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Tech review: These apps will get you ready for winter sports

The Brooklyn Nets app features stats, schedules, behind-the-scenes

The Brooklyn Nets app features stats, schedules, behind-the-scenes videos, and more. Credit: Brooklyn Nets

You might not be ready for winter, but winter sports are already here.

The NHL opens its season this week while the NBA begins its regular season Oct. 16. These apps can help you follow the Knicks, Nets, Rangers and, of course, the Islanders, who return to Nassau Coliseum for 20 games this season.

Official New York Knicks

Brooklyn Nets

(iOS, Android; free)

The Knicks and Nets combined to win 57 games last year —one fewer game than the champion Golden State Warriors won all by themselves. But both local teams have reasons for hope this year. These official team apps, updated for the new season, provide stats, schedules and behind-the-scenes videos. There are added features available when you are inside Madison Square Garden for Knicks games or Barclays Center for Nets Games.

NBA Live Mobile Basketball

(iOS, Android; free)

This popular basketball simulator has been updated for the new season. You can build a team with today’s stars or reach back in time and enlist some of the greatest NBA players of all time. For this year’s game, developer EA Sports has simplified and refined some controls and added a “campaign hub” that makes it easier to track your progress in the game.


(iOS, Android; free)

The go-to app for Islander and Ranger fans — there are no official standalone NHL team apps because the league wants fans to use this app as a portal to the individual teams’ pages. The big news for Islanders fans is the team is returning to the Nassau Coliseum for 20 regular-season games, and you can purchase tickets via the app. Rangers fans can also purchase tickets for their team’s games.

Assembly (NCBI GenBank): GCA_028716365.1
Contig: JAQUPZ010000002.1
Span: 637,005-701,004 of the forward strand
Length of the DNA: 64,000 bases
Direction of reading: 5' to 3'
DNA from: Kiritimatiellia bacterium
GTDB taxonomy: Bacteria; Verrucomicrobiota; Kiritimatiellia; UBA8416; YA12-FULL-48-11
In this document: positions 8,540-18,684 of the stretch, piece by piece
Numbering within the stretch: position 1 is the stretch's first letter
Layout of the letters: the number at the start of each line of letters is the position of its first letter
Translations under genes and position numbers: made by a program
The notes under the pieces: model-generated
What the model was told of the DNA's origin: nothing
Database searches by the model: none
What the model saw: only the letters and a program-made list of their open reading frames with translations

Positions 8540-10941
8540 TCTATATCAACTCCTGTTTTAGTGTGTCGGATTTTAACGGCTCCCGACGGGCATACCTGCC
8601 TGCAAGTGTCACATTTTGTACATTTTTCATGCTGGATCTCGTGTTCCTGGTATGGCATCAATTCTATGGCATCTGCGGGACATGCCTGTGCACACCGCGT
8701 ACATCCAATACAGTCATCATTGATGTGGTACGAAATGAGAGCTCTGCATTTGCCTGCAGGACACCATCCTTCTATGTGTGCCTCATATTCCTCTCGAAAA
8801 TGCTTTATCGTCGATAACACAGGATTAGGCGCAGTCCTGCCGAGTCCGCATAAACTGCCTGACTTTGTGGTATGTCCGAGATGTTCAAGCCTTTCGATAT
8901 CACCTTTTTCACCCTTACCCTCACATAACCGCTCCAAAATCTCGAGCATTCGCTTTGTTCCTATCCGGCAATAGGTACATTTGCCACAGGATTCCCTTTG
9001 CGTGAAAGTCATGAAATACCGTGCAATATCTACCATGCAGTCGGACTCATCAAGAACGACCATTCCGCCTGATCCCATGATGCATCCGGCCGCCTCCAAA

Stickman Ice Hockey

(iOS, Android; free)

The best hockey game this year is NHL 19, but unfortunately for mobile gamers it is available only for PlayStation 4 and Xbox One. Stickman Ice Hockey, part of the popular Stickman sports series, can provide a nice diversion. You pick a team and stock it with players, each of whom has strengths and weaknesses. You can compete in full-season mode or simply play a quick game.

Growth story

An E. coli outbreak earlier this year blamed on romaine lettuce grown in Yuma, Ariz., forced grocers to yank all romaine from their stores because they couldn’t tell where the lettuce they were selling came from. Now, Walmart is asking suppliers to start using blockchain technology so produce can be traced from farm to store. Walmart says blockchain can bring “open and transparent information to the food industry.”


Newegg confirms hack

If you purchased items from online tech-products seller Newegg recently, keep a close watch on your credit card statements. Newegg said its servers were “injected with malware,” which may have allowed hackers to steal customers’ credit card data from mid-August until mid-September. Newegg said it is still trying to determine “exactly what info was obtained” and will contact customers who were potentially impacted.


Baby boom

One of YouTube’s most popular independent brands has been bought by entertainment-industry veterans. Little Baby Bum — YouTube’s ninth most-watched channel — was bought by Moonbug, an agency started by former Walt Disney employee Rene Rechtman, for an estimated $7.8 million. Little Baby Bum’s nursery rhymes gives parents a safe space to distract toddlers at a time when disturbing children’s content is found elsewhere on YouTube.

-- Bloomberg News

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